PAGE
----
Charles Coulson and the Molecular Orbital Theory

C. A. Coulson, Waves, a mathematical account of the common types of wave motion, originally published 1941.

C. A. Coulson, Waves, a mathematical account of the common types of wave motion, originally published 1941.

On December 13, 1910, British applied mathematician and theoretical chemist Charles Coulson was born. Coulson was as a pioneer of the application of the quantum theory of valency to problems of molecular structure, dynamics and reactivity. He is known for the application of molecular orbital theory to chemical bonding, the electronic structures of molecules and the concept of partial valency, and developed many mathematical techniques for solving chemical and physical problems.

Charles Coulson – Early Years

Charles Alfred Coulson was born into a religious Methodist home in Dudley, England, to Alfred Coulson, the Principal of Dudley Technical College and Superintendent of the Methodist Sunday School, and Annie Sincere Hancock, a Headmistress of Tipton Elementary School. In 1920, Coulson’s father was appointed Superintendent of Technical Colleges for the South-West of England, and the family moved to Bristol, where Charles attended the XIV Preparatory School, followed by Clifton College that placed a strong emphasis on science and mathematics. Coulson’s academic success at Clifton earned him an Entrance Scholarship in Mathematics to Trinity College, Cambridge in 1928, where he studied the mathematical tripos before going on to also study the natural sciences tripos. He received a First Class in the university examinations in 1931 and continued to take the Physics Part II examination a year later, receiving another First. Amongst his teachers at Cambridge were Lord Rutherford, J. J. Thomson, A.S. Besicovitch, Sir Arthur Eddington, and G.H. Hardy.[5]

In 1932, Coulson started graduate work with R. H. Fowler but switched to Sir John Lennard-Jones, and was awarded a Ph.D. in 1936 for work on the electronic structure of methane. He continued as a research Fellow at Cambridge for another two years. In 1938 he married Eileen Florence Burrett who he had met since both were involved with the University Methodists.

In 1939, Coulson was appointed as Senior Lecturer in Mathematics at University College, Dundee. Administratively, this was still part of the University of St. Andrews. Coulson carried a very heavy work load teaching Mathematics, Physics and Chemistry. In 1941 Coulson published Waves. A mathematical account of the common types of wave motion

The Spirit of Applied Mathematics

In 1941 he was elected a Fellow of the Royal Society of Edinburgh, followed in 1950 by being made a Fellow of the Royal Society of London. As a devout Methodist, Coulson was a conscientious objector during World War II. During this period he was the only applied mathematician left on the staff, all the others being involved in war service.[1] In 1945, Coulson became a Lecturer in Physical Chemistry, attached to University College and, concurrently, held a Fellowship awarded by Imperial Chemical Industries.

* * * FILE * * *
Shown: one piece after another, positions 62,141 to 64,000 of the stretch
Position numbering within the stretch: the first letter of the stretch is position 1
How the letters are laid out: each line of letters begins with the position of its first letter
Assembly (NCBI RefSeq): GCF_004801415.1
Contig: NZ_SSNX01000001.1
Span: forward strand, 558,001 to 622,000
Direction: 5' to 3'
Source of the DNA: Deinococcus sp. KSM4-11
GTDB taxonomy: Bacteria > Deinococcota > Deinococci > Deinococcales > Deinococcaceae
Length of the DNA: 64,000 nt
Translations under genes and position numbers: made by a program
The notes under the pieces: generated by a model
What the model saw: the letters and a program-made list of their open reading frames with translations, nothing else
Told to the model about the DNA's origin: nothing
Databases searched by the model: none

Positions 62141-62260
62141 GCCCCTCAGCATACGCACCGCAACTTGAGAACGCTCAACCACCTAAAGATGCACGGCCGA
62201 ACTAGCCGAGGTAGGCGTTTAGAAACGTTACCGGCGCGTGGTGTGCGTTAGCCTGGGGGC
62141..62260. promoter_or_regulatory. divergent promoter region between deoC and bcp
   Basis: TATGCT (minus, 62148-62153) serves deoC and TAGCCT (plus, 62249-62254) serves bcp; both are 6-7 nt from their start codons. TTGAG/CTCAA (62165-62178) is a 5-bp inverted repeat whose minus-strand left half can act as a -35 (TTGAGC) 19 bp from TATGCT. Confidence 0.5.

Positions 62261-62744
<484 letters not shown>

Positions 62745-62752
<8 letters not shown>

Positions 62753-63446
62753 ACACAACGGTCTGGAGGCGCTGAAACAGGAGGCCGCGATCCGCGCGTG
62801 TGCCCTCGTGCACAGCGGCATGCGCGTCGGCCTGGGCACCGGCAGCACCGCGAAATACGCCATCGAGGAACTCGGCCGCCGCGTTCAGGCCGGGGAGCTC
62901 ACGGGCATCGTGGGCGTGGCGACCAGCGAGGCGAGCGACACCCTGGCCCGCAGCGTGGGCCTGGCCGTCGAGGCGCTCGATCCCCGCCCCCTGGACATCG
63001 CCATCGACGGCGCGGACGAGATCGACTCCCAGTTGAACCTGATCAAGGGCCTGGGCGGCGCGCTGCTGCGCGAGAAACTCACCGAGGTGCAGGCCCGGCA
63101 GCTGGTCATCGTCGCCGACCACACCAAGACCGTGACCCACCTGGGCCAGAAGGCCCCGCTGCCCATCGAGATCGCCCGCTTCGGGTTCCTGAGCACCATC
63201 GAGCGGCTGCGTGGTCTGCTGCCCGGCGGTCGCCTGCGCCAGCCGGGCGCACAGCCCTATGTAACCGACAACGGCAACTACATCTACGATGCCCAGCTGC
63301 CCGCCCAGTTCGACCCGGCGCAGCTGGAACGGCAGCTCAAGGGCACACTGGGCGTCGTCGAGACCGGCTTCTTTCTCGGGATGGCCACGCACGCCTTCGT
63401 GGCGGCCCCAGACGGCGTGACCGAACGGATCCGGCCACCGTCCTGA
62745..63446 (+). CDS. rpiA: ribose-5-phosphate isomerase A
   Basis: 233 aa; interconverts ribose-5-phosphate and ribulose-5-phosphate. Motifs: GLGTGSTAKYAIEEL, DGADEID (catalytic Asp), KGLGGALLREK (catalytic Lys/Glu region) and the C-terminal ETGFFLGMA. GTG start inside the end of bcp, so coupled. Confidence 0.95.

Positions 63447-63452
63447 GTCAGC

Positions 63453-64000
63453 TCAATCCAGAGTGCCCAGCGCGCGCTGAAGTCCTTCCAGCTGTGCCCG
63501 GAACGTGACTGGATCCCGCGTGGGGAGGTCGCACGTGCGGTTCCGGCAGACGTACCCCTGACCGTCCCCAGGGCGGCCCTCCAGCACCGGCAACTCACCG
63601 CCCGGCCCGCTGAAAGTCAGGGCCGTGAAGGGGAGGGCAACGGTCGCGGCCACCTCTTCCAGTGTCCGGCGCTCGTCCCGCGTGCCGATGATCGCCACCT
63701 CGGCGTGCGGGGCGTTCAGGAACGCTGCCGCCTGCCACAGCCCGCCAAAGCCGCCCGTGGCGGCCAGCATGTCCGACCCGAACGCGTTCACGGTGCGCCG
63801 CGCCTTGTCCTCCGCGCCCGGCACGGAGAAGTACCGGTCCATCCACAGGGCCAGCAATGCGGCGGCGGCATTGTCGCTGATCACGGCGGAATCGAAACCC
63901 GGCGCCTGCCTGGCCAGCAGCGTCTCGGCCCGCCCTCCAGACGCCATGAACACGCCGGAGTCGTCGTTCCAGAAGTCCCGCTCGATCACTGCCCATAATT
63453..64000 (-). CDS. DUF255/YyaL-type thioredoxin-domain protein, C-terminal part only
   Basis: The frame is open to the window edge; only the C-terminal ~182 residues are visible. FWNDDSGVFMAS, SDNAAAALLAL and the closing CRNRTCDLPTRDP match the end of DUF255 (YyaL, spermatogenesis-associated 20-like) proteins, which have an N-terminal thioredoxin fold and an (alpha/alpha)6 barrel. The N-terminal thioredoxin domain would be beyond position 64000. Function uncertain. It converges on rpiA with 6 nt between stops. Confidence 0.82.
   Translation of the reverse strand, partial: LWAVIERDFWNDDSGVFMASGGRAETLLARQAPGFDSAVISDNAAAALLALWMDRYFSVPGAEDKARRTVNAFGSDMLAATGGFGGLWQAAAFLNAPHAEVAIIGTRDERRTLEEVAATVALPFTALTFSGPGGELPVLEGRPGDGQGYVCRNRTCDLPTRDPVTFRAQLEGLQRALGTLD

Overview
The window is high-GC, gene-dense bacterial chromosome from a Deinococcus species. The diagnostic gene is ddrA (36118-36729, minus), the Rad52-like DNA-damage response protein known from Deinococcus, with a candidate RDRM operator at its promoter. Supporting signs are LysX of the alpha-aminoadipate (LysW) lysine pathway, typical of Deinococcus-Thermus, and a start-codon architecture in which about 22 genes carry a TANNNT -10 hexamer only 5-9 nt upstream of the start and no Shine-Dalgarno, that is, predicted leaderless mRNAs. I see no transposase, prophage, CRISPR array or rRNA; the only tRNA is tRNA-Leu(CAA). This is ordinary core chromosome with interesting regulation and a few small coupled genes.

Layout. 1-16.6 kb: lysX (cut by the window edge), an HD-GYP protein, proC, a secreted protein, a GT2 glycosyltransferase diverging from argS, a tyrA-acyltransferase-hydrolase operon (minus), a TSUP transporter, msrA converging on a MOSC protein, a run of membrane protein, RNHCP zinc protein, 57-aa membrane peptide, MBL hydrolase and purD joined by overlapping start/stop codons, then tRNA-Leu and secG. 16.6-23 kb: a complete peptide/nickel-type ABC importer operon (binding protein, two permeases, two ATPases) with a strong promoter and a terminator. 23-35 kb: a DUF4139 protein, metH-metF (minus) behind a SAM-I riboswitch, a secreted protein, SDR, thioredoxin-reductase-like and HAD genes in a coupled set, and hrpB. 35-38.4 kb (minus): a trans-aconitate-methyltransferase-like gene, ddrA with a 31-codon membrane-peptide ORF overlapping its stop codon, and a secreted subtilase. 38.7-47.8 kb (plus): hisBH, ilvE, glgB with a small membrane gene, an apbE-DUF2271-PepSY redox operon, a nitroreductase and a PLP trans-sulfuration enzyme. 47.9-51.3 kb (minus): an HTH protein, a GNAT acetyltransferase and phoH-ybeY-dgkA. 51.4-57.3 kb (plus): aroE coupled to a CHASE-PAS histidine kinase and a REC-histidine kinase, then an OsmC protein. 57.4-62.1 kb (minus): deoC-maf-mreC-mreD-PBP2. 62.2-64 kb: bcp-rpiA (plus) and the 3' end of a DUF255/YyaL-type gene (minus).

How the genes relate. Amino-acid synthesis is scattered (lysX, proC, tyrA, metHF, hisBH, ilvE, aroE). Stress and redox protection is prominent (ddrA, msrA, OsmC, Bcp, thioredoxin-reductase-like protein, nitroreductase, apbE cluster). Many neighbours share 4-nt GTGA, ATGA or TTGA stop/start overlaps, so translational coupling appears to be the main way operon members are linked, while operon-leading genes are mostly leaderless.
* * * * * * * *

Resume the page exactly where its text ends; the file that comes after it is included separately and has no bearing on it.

In 1947, Coulson accepted a University chair in Theoretical Physics at King’s College, London. In 1952, Coulson was appointed Rouse Ball Professor of Mathematics and Fellow of Wadham College at the University of Oxford. The chair was held previously by E. A. Milne, the mathematician and astrophysicist, and Roger Penrose succeeded Coulson.[6] He delivered his inaugural lecture to the University on 28 October 1952 on The spirit of applied mathematics.[1] Coulson was active in the formation of the Mathematical Institute, and soon became its Director. In 1972, Coulson was appointed to the newly created Chair of Theoretical Chemistry that was named after him.

In each of his successive appointments, Coulson attracted an active and enthusiastic group of graduate students, short and long term visitors, many of whom held senior university and industrial positions in England and other countries. Many of his students went on to make major contributions in several fields of endeavour.[3] Coulson also was an excellent cricketer and chess player, a warm family man and had a strong sense of humour.

The Boulder After-Dinner Speech

Coulson may eventually be best remembered for his after-dinner speech at the 1959 Boulder meeting. He said that theoretical chemists were splitting into two groups: (I) were electronic computors and (II) were nonelectronic computors. I desire complete accuracy and II look at chemistry as an experimental subject. He considered it a ‘grave disaster’ if quantum chemistry became either ‘very deep’ or ‘shallow’ in concept and operation.[4]

Coulson’s research record is amazing with over 400 research publications. His main area of research was in molecular physical chemistry and some examples of his papers are: Two-centre integrals occurring in the theory of molecular structure (1942); Note on the random-walk problem (1947); Notes on the secular determinant in molecular orbital theory (1950); The evaluation of integrals occurring in the theory of molecular structure (1951); The use of commutator relationships in determining Schrödinger wave functions (1965); and Mathematical models (1974). The last of these papers examines mathematical models for gravitation, killing bacteria by radiation, control of cancer cells in blood by radiation, the shape of keys, and the spread of rumours.[1]

Silvia Ceyer, Lec 18 | MIT 5.111 Principles of Chemical Science, Fall 2005, [9]

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